Penn Co is required to supply, fit and test the line via its subsidiary. The government will closely monitor the project due to the outcome of the enquiry and, in addition, has allocated extra resources to this phase, as it understands the task of laying the new rail-line will be onerous.
Penn Co wishes to consider the financial and other implications of the project before making a final decision. The subsidiary will need to buy specialist machinery at the commencement of the project for €1,000m. The company can claim tax allowable depreciation (TAD) on only €250m of this investment, claimed on a straight-line basis over the life of the project.
Penn Co’s treasury department believes at this financial investment will not alter the company’s gearing level nor will the project affect its business risk profile. However, the necessary amount of funds to purchase specialist machinery will have to be raised in Ayjain dollars via the financial markets.
One key stipulation of the public enquiry was to specify how many metres of line could be laid in each calendar year:
|Year ending 31 December||Metres|
The government will pay Penn Co, €55,000 per metre at the end of 2014, increasing by 3% pa. Material and local labour costs are expected to be €23,000 per metre at the end of 2014, with expected increases at a rate of 5% pa thereafter. Fixed operating costs will increase by €40m at the end of 2014 and this amount will rise by 6% pa.
Penn Co has a standard policy that all its foreign subsidiaries must make a fixed annual royalty payment of $15,000 per metre back to the holding company at the end of each respective year. This is a fair arms length value to cover the investment made by Penn Co to develop the train track technology.
Working capital funds will be needed from 1 January 2014. The initial amount can be estimated to be 10% of the revenue earned at the end of year 2014. Each year, this will need to be adjusted by €10 for each €100 change in annual sales revenue. Working capital will be recovered in full on 31 December 2018. On the same day, the Nurukian government has guaranteed to purchase from Penn Co the specialist machinery for a nominal value of €500m.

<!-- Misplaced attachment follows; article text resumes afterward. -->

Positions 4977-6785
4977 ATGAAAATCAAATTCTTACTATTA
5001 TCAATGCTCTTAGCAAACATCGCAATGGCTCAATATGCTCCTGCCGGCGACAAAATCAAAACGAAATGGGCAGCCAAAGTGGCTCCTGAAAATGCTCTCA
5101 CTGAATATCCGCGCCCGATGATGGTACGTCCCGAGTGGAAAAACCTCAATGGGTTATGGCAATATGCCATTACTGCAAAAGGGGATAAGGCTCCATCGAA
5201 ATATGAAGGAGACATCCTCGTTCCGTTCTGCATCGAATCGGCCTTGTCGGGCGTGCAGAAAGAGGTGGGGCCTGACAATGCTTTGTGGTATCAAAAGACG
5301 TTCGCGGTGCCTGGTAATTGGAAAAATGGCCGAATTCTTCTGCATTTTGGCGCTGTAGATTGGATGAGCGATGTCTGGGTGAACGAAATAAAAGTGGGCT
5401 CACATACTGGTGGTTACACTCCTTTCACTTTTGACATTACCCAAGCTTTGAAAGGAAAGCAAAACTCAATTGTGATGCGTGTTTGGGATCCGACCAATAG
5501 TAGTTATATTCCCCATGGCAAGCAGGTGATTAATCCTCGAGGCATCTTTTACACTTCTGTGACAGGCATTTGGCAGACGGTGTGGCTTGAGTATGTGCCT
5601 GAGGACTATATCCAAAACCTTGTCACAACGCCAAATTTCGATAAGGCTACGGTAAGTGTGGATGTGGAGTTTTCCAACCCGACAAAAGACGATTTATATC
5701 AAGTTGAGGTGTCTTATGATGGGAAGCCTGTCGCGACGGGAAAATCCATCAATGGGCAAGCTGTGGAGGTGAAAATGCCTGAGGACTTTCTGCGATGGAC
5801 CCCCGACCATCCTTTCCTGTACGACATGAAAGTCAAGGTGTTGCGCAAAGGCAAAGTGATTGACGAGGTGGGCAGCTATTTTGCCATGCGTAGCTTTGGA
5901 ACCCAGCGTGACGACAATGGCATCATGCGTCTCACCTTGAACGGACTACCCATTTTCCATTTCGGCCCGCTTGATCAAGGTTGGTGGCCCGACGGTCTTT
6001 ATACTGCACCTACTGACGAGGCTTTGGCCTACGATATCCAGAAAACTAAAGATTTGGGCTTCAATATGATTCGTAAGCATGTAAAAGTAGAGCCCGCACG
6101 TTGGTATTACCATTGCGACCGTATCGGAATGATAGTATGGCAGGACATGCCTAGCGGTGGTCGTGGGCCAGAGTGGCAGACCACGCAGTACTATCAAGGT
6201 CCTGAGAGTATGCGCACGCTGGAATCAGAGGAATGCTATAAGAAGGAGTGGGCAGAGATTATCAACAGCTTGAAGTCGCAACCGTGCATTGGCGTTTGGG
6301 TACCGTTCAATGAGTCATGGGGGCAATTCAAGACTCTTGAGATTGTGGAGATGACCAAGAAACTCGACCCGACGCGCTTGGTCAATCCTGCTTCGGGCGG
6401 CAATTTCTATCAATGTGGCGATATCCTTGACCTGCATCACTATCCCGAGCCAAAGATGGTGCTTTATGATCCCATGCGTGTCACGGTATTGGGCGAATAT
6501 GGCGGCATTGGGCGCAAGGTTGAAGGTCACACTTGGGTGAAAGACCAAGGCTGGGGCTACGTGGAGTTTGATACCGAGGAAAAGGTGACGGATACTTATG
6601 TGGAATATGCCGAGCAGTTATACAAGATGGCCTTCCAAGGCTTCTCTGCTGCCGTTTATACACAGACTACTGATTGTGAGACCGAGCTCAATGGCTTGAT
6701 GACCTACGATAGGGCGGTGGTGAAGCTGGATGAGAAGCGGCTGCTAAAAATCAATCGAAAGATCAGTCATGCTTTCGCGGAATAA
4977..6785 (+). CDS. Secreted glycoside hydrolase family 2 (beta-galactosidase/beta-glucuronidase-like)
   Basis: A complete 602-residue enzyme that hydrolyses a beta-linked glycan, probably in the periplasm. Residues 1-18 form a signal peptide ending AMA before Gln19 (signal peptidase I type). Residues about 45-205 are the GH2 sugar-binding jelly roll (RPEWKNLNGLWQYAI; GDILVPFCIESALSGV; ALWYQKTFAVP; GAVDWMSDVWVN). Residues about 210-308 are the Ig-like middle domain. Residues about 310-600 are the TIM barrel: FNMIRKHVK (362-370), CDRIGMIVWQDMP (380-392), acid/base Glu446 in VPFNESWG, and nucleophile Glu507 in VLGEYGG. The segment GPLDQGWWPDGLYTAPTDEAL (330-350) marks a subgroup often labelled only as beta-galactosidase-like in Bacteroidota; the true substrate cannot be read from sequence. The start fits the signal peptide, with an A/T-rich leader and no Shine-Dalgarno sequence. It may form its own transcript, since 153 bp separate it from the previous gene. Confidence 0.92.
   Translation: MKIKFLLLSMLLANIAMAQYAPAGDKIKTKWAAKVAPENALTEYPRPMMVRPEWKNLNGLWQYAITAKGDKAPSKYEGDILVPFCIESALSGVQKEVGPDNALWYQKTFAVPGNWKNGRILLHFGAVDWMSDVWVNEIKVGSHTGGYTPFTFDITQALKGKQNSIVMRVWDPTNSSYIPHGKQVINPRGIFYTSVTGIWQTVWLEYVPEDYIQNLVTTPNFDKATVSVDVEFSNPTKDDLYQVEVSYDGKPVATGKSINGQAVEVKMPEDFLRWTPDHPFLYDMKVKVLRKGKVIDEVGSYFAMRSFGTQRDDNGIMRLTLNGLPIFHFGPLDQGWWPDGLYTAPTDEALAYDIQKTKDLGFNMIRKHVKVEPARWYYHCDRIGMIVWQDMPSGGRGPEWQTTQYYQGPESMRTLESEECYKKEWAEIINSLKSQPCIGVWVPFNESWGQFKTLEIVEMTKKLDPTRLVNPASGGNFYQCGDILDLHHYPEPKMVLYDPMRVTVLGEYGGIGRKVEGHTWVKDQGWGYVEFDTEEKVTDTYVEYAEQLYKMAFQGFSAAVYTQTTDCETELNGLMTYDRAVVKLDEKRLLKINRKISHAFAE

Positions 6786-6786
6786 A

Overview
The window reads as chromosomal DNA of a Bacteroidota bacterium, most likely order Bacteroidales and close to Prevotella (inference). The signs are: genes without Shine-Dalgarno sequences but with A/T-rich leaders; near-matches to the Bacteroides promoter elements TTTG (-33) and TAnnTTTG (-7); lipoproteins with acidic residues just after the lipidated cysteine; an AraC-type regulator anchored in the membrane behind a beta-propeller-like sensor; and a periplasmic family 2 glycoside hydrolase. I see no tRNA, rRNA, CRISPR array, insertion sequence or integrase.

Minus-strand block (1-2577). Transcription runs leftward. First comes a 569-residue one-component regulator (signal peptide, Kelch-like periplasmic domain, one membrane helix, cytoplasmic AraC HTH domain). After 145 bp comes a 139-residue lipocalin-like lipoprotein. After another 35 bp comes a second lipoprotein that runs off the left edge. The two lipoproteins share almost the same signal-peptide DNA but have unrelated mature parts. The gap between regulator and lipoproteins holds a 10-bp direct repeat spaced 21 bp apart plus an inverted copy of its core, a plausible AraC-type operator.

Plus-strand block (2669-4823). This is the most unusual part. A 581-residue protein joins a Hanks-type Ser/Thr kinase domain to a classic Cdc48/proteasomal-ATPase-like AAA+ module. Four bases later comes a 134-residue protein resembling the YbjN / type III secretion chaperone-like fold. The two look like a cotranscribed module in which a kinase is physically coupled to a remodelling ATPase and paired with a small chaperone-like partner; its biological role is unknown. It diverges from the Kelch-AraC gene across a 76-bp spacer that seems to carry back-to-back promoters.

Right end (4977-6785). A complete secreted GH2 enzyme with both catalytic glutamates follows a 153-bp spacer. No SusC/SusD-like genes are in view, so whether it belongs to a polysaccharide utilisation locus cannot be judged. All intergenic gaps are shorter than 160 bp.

Economic forecasters believe that the mid-point spot exchange rate on 1 January 2014 will be €0.7810/$. The Ayjain Central Bank expects the dollar to devalue at a rate of 5% pa. The current risk free rate is 4.5% pa. The estimated standard deviation of the future free cash flows is 30%.
A bilateral tax treaty exists between the countries of Ayjai and Nuruk – hence, taxable profits earned in Nuruk will be liable to the differential income tax rate on company profits that applies between the two countries. The Ayjain government expects this to be paid in the same year as the taxable profits are earned.
Offer from Elders Inc
Elders Inc is the largest construction company based in Nuruk. Since 2009, it has laid and tested a substantial amount of the new SPF2 train line in Nuruk. It has worked closely with Penn Co as it supplied this train track.
The board of directors (BoD) were bemused that the Nurukian government did not offer them the SPF2 contract for the final phase. They believe that they have gone through the learning curve and could do the work on an efficient basis.
The BoD decided to approach Penn Co with an offer of $1,200m to purchase the contract from them in two years time (31 December 2015). Penn Co’s lawyers have advised them that the Nurukian government has not expressly precluded Penn Co from exiting the contract early, but advise Penn Co to consider their ethical stance should they decide to do so.
Alternative Sources of Finance